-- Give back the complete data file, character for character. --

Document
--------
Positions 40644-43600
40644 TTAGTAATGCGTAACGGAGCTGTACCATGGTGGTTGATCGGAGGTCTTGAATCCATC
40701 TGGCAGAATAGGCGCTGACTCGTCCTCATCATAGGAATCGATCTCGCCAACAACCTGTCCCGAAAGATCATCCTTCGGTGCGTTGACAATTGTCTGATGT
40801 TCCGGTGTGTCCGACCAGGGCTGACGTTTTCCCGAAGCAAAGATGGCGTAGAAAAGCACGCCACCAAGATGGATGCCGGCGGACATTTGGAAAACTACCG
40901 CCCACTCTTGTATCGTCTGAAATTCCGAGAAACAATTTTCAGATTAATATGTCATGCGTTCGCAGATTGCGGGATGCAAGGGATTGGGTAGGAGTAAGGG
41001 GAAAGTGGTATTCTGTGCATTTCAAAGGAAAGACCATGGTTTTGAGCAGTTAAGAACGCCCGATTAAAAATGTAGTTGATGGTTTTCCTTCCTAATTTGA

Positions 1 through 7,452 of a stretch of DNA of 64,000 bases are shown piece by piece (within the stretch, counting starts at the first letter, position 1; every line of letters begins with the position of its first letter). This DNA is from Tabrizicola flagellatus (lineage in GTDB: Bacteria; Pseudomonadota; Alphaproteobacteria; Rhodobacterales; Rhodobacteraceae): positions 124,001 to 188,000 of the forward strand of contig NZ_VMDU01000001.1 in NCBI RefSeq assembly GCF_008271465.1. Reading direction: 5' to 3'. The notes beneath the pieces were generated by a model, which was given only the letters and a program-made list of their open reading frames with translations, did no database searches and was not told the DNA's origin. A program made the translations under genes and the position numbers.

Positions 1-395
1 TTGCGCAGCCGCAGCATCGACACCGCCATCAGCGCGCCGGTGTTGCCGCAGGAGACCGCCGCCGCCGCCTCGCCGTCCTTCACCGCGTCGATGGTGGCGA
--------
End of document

Positions 40644-43600
40644 TTAGTAATGCGTAACGGAGCTGTACCATGGTGGTTGATCGGAGGTCTTGAATCCATC
40701 TGGCAGAATAGGCGCTGACTCGTCCTCATCATAGGAATCGATCTCGCCAACAACCTGTCCCGAAAGATCATCCTTCGGTGCGTTGACAATTGTCTGATGT
40801 TCCGGTGTGTCCGACCAGGGCTGACGTTTTCCCGAAGCAAAGATGGCGTAGAAAAGCACGCCACCAAGATGGATGCCGGCGGACATTTGGAAAACTACCG
40901 CCCACTCTTGTATCGTCTGAAATTCCGAGAAACAATTTTCAGATTAATATGTCATGCGTTCGCAGATTGCGGGATGCAAGGGATTGGGTAGGAGTAAGGG
41001 GAAAGTGGTATTCTGTGCATTTCAAAGGAAAGACCATGGTTTTGAGCAGTTAAGAACGCCCGATTAAAAATGTAGTTGATGGTTTTCCTTCCTAATTTGA

Positions 1 through 7,452 of a stretch of DNA of 64,000 bases are shown piece by piece (within the stretch, counting starts at the first letter, position 1; every line of letters begins with the position of its first letter). This DNA is from Tabrizicola flagellatus (lineage in GTDB: Bacteria; Pseudomonadota; Alphaproteobacteria; Rhodobacterales; Rhodobacteraceae): positions 124,001 to 188,000 of the forward strand of contig NZ_VMDU01000001.1 in NCBI RefSeq assembly GCF_008271465.1. Reading direction: 5' to 3'. The notes beneath the pieces were generated by a model, which was given only the letters and a program-made list of their open reading frames with translations, did no database searches and was not told the DNA's origin. A program made the translations under genes and the position numbers.

Positions 1-395
1 TTGCGCAGCCGCAGCATCGACACCGCCATCAGCGCGCCGGTGTTGCCGCAGGAGACCGCCGCCGCCGCCTCGCCGTCCTTCACCGCGTCGATGGTGGCGA